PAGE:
The problem before us is one of finding ways to use the Internet to enhance and enlarge the human experience. We already know that it allows us to build relationships all across the globe in ways that have never been possible before. We have access to information that cuts across barriers of race, gender, ethnicity and geography. We can communicate instantly about matters of great importance to the human community. So what’s the problem?
The problem is that every last one of us has a core, a heart from which we experience the world, It’s true that some cultures, such as the US, stress individuality while others emphasize the collective. But either way we still enter this life as the pilot of our own human space ship. We experience the world in a feeling way from within our own bodies. From that vantage point we are vulnerable to hurt, disappointment and loneliness as well as the defensive maneuvers we employ to protect our fragile center. When our hearts are unattended we can become selfish, callous, and ruthlessly competitive.
In this digital age, it is our fragile human center that is at risk. While the Internet can provide us with thousands of “friends” and viral acclaim, its ability to touch our hearts in a personal way is, in my mind, questionable. How many times has a video game brought us to tears? On the other hand, when has a story about an act of charity uplifted us and inspired us to be better people? It’s certainly possible. I love reading anecdotes about people who have saved a puppy from drowning or paid someone’s grocery bill at the checkout counter.
I have received touching e-mails of appreciation from friends about some kindness that I performed which I may have even forgotten about and it has made my day. I recall an especially moving e-mail from a young mother whose little daughter had had incredibly difficult and life-threatening medical problems from birth. The daughter’s illness brought our whole community to its knees. The procedure was successful, at least for the time-being, and when I watched the little girl walk in I felt tears of gratitude streaming down my face. Her mother saw me crying and, after they moved away, sent me a beautiful e-mail, thanking me for caring about her child.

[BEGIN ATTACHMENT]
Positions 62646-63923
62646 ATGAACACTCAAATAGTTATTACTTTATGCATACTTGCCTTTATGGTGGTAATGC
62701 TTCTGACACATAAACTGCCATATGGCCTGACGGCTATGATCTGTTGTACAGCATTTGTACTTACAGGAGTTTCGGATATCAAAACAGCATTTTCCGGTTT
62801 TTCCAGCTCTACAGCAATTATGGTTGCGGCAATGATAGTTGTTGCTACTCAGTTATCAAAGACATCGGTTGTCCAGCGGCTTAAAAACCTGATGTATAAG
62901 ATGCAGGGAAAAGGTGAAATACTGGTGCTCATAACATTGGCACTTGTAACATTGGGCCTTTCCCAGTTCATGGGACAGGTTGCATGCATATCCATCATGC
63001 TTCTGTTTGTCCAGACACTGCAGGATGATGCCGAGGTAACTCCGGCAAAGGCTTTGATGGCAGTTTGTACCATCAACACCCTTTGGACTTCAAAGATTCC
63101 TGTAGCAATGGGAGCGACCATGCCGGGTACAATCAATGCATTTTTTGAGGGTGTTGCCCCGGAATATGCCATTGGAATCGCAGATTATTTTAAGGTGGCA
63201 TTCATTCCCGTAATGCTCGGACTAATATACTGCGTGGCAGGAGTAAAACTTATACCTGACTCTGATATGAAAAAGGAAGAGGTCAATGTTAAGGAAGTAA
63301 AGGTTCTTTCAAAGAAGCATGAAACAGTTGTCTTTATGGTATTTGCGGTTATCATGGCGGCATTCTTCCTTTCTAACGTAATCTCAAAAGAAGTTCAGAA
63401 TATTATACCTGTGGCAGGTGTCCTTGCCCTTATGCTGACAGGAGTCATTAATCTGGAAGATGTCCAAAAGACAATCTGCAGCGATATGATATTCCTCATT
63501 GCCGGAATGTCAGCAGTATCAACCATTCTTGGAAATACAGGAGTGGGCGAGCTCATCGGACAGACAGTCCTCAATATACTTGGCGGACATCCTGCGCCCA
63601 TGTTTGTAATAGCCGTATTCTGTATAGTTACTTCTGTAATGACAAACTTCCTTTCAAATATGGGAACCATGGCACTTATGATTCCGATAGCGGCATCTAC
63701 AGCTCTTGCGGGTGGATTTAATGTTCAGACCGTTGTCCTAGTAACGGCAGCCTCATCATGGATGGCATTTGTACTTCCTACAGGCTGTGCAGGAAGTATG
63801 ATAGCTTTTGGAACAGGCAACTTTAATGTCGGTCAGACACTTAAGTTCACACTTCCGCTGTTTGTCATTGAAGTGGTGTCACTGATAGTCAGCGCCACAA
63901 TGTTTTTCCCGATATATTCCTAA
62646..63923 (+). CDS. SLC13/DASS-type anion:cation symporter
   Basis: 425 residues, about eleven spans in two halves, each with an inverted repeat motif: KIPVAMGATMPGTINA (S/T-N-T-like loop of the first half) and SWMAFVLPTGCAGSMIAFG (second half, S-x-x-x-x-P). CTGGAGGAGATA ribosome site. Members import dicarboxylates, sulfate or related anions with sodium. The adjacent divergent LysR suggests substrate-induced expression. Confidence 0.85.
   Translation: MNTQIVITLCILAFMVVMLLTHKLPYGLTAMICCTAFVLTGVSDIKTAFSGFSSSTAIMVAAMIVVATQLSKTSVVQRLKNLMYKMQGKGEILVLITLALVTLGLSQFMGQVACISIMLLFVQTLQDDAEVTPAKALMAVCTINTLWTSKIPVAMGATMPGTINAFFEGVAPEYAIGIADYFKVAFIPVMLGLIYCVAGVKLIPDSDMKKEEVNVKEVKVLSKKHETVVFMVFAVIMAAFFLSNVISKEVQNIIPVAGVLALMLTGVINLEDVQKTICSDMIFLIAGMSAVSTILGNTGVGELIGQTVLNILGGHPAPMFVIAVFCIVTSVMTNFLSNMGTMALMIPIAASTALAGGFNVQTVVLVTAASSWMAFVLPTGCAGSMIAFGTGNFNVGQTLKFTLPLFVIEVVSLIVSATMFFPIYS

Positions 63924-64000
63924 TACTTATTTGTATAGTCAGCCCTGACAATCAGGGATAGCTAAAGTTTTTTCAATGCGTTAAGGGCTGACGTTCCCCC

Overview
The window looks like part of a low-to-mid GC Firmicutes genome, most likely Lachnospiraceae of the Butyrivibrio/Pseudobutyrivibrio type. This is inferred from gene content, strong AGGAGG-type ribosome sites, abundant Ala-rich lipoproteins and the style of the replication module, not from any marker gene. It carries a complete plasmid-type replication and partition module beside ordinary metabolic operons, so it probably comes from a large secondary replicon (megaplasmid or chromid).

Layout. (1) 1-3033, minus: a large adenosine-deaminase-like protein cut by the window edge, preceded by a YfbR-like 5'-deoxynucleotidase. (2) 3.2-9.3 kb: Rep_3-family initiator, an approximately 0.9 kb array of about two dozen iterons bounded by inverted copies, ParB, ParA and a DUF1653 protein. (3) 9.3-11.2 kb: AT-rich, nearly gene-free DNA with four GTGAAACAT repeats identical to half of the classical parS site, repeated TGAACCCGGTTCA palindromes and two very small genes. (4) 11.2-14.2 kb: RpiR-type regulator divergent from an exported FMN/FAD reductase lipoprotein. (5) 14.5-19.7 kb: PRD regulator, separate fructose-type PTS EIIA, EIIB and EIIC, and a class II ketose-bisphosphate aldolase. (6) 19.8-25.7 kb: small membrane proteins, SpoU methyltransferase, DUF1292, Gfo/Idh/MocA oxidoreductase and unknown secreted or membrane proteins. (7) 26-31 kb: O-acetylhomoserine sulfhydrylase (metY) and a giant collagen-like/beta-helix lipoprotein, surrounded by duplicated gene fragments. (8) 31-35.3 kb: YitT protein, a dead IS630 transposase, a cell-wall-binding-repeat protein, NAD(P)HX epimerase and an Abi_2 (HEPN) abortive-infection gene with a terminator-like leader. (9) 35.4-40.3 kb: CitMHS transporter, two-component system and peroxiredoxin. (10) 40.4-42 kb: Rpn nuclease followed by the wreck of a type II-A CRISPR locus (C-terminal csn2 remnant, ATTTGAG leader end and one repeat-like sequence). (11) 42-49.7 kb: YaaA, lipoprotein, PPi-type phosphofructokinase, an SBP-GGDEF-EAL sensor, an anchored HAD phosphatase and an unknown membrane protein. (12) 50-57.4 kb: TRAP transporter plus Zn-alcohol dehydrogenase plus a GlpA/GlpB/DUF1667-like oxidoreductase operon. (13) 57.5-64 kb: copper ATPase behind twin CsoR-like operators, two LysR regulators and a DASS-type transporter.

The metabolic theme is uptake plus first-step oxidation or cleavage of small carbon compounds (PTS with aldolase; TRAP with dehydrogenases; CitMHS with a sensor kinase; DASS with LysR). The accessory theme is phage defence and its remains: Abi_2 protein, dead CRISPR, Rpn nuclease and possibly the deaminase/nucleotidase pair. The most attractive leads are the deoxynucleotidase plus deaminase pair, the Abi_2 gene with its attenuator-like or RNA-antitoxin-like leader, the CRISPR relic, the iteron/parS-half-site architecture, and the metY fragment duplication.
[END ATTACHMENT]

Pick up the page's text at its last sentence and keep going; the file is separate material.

But it is a challenge for all of us NOT to get caught up in the self-aggrandizement and rampant narcissism that feeds on scoring points, winning battles, humiliating enemies and accumulating followers. We all have a need to feel powerful and competent. In order to moderate the exploitive use of power it must be balanced with other motivations. I love the quote from Michael Eigen (Emotional Storms. 2005, Wesleyan University Press, Middletown, CT) He states:
“It is not a matter of undoing or subduing our need to exercise power, the pleasurable power we feel in exercising ourselves. It is more a matter of situating our sense of power within a larger field of experience so that it is balanced by other factors (traditionally, justice, love, common sense, wisdom among them). In this context, power interacts with, and is distributed through, considerations beyond itself. (pp. 26-27)”
The task before us is to find ways to strengthen human connection and teach our children to do the same.
With the help of the beautiful and creative young people coming into the world we need to mold the Internet into a living, breathing entity with heart and ethics, love and justice, compassion and gratitude, through which we can all participate to enrich the human family.
Ellen Toronto is a clinical psychologist in private practice in Spring, Texas and has been practicing since 1980. In 2017, she was elected a Fellow in Psychoanalysis by the American Psychological Association. In 2016, Dr. Toronto's practice was recognized as one of the top Ann Arbor Psychology practices. She received her Ph.D. in Psychology from the University of Michigan. Dr. Toronto is married to Robert Toronto, Ph.D., and together they have four sons and eleven grandchildren.